Cal’s Dr. Nadesan Permaul Letter to Haverford about Commencement

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On  May 14, 2014, the University of California’s Dr. Nadesan Permaul sent a letter to The Bi-College News, concerning Haverford’s response to Robert Birgeneau as one of the speakers for the 2014 commencement.  The letter is below:


Dear Haverford College,

I regret that a minority of students and faculty were able to dissuade Chancellor Robert Birgeneau from speaking at your campus. Chancellor Birgeneau is one of the leading educators in the United States, and lead the nation’s and the world’s premier public university through an era of operational challenges that no private college in America could have weathered as successfully. He also collaborated with student leaders to 1) revitalize the student managed student center after 50 years of neglect, provided a middle class option to reduce tuition at Berkeley to a fraction of what Haverford students pay, and lead the policy initiative that eliminated tuition for the thousands of students [7,700+] whose family income is under $40,000 a year and attend Cal. Do any of the Haverford students or the faculty who condemned him appreciate those achievements in comparison to the questionable decision made by other campus administrators in his absence regarding the occupy protest? He never avoided responsibility for campus management decisions, and while honest folks will disagree on the decisions that were made, they do not overshadow the important achievements of his tenure as Chancellor. When progressives act like their reactionary counterparts condemning leaders based on a single issue, they diminish the concept of progressive, and they call into question the quality of the very liberal education we value. As a person of color who lived through the student movement at Berkeley, now teaches at Cal, and someone who self-identifies as a progressive, I am disappointed at the shallow intellectual effort that precluded many from hearing Chancellor Birgeneau. You missed an opportunity to validate the very principles that Berkeley students are rightly famous for championing; “free speech.”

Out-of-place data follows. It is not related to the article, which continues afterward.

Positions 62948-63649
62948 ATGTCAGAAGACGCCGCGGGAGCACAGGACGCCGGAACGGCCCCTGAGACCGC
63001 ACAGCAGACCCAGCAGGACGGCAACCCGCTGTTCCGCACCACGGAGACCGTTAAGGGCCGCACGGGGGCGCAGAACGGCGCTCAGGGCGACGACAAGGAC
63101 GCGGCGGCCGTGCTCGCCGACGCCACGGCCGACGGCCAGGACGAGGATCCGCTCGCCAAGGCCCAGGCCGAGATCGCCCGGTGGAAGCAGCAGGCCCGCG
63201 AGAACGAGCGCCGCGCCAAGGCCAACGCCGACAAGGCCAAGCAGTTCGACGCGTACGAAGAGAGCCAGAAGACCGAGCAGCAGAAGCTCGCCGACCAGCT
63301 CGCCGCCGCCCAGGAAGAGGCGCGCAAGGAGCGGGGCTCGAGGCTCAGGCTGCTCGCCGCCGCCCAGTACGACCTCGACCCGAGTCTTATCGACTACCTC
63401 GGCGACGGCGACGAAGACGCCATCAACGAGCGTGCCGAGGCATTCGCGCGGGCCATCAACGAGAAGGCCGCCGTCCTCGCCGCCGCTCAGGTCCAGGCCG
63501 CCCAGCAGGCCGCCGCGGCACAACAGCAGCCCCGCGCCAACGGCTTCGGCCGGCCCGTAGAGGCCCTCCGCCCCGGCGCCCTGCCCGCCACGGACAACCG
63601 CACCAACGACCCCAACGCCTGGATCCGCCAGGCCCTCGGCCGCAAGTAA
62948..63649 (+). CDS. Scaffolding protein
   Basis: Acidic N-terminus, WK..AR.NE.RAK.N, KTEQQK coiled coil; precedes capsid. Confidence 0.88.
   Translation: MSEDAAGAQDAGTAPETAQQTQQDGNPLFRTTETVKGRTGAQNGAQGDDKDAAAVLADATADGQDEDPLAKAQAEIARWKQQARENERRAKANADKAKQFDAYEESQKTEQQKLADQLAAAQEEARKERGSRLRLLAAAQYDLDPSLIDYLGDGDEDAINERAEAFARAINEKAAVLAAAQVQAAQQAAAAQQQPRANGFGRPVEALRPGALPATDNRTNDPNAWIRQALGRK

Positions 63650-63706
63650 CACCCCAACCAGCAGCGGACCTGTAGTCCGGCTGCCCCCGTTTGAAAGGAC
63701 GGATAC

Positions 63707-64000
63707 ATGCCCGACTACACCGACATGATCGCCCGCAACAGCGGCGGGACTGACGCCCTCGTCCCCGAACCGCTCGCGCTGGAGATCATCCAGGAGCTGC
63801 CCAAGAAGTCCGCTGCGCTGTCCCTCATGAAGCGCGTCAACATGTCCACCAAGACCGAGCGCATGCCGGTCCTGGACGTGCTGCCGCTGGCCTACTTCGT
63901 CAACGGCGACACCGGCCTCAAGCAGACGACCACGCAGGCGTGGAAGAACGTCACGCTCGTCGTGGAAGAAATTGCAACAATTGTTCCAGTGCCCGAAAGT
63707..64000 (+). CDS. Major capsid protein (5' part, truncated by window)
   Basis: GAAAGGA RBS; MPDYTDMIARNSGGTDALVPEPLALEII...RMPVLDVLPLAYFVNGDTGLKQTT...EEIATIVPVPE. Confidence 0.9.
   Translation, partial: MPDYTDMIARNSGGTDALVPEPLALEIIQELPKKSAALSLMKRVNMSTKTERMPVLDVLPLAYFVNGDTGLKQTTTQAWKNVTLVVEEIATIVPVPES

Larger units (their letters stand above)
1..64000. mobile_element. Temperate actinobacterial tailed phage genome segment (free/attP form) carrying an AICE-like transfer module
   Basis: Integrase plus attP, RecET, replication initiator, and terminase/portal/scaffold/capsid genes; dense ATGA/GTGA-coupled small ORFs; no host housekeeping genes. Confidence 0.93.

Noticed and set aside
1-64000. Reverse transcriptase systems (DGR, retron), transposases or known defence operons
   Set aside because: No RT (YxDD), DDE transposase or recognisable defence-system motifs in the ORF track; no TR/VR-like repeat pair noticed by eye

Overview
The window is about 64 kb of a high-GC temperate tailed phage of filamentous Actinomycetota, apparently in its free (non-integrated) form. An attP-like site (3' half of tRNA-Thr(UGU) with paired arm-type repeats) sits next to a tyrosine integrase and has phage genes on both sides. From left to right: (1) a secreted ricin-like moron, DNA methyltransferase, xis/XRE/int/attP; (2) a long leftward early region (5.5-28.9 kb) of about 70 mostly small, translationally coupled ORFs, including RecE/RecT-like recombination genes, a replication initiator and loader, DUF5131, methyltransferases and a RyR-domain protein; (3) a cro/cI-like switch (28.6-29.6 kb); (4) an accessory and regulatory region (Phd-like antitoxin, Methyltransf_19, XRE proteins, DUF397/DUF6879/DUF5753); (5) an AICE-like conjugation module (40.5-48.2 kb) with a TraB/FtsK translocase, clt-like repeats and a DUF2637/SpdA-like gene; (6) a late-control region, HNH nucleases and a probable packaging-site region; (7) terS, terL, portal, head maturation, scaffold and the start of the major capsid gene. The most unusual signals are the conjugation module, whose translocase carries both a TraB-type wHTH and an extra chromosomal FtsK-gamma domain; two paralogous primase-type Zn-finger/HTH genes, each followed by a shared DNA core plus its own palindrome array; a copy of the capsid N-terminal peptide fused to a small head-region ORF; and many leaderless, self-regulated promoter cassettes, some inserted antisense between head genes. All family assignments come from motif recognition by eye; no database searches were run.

Dr. Nadesan Permaul
University of California, Berkeley

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  1. Thank you for your thoughtful letter, Dr. Permaul. Now, with your knowledge of Dr. Birgeneau’s progressive views and history in the civil rights movement, could you please explain what he might have meant when he declared, both before and after the police attack, that linking arms is “not non-violent”? It sounds like the kind of remark that Bull Connor might have made in Birmingham, Alabama in the 1960s. (Predictably, the cops behaved like Bull Connor’s cops.)
    Again, with your knowledge of Dr. Birgeneau’s progressive career, could you also please explain what he might have meant when he said that the protesters, including apparently those hospitalized with broken ribs, got what they were looking for?
    I’m asking you these questions because Dr. Birgeneau refused to answer the superb letter from students and faculty members, which he apparently considered insolent and arrogant. (Here is the letter, which I think has been badly misreported in the media.
    Since you’re at Berkeley, could you also please tell me what was wrong with the tents on campus in the first place? The “sanitation” claim was surely ridiculous. These are students on a campus. They can easily go into any building to use a restroom, get coffee or lunch, and can go back to their dorms to shower and sleep – as they did. Students at Duke camp out in tents every year to buy athletic tickets, and receive support from the Duke administration, which even provides WiFi in the tents. My freshman year at Cornell, students erected tents to protest inadequate housing. The Cornell administration, far from calling in the campus police (much less in riot gear, which they didn’t have) entered into discussions with the students and agreed to build more dorms and involve students in the design.
    And could you please tell me: is there some explanation for this authoritarian streak among university administrators in California? Tasers (UCLA), pepper spray (UC Davis), billy clubs (Berkeley)? At Stanford, where Condoleezza Rice is based, they have established a tiny “free speech” zone like those imposed by the Bush administration. Not only is it a very small space on that vast campus, it’s only one hour a day, Monday through Friday, without a microphone except on Fridays with a special permit. You can’t even hand out leaflets anywhere else. As the Stanford Daily, the student newspaper, has pointed out, that’s even a violation of California law, enacted after the Berkeley Free Speech Movement, that if something is legal out on the street, it’s legal for students and faculty on a campus.
    You say this is a free speech issue. It doesn’t appear that it’s the Haverford students and faculty members who are the ones obstructing it.

    • Mark, your reply illustrates the narrow minded approach taken by many in these matters.

      You bring up “free speech zones” as a critique while implicitly supporting those who didn’t want Birgeneau’s speech unless he met certain demands.

      It’s time for you to put on your big boy pants and live with the reality that two wrongs don’t make a right.

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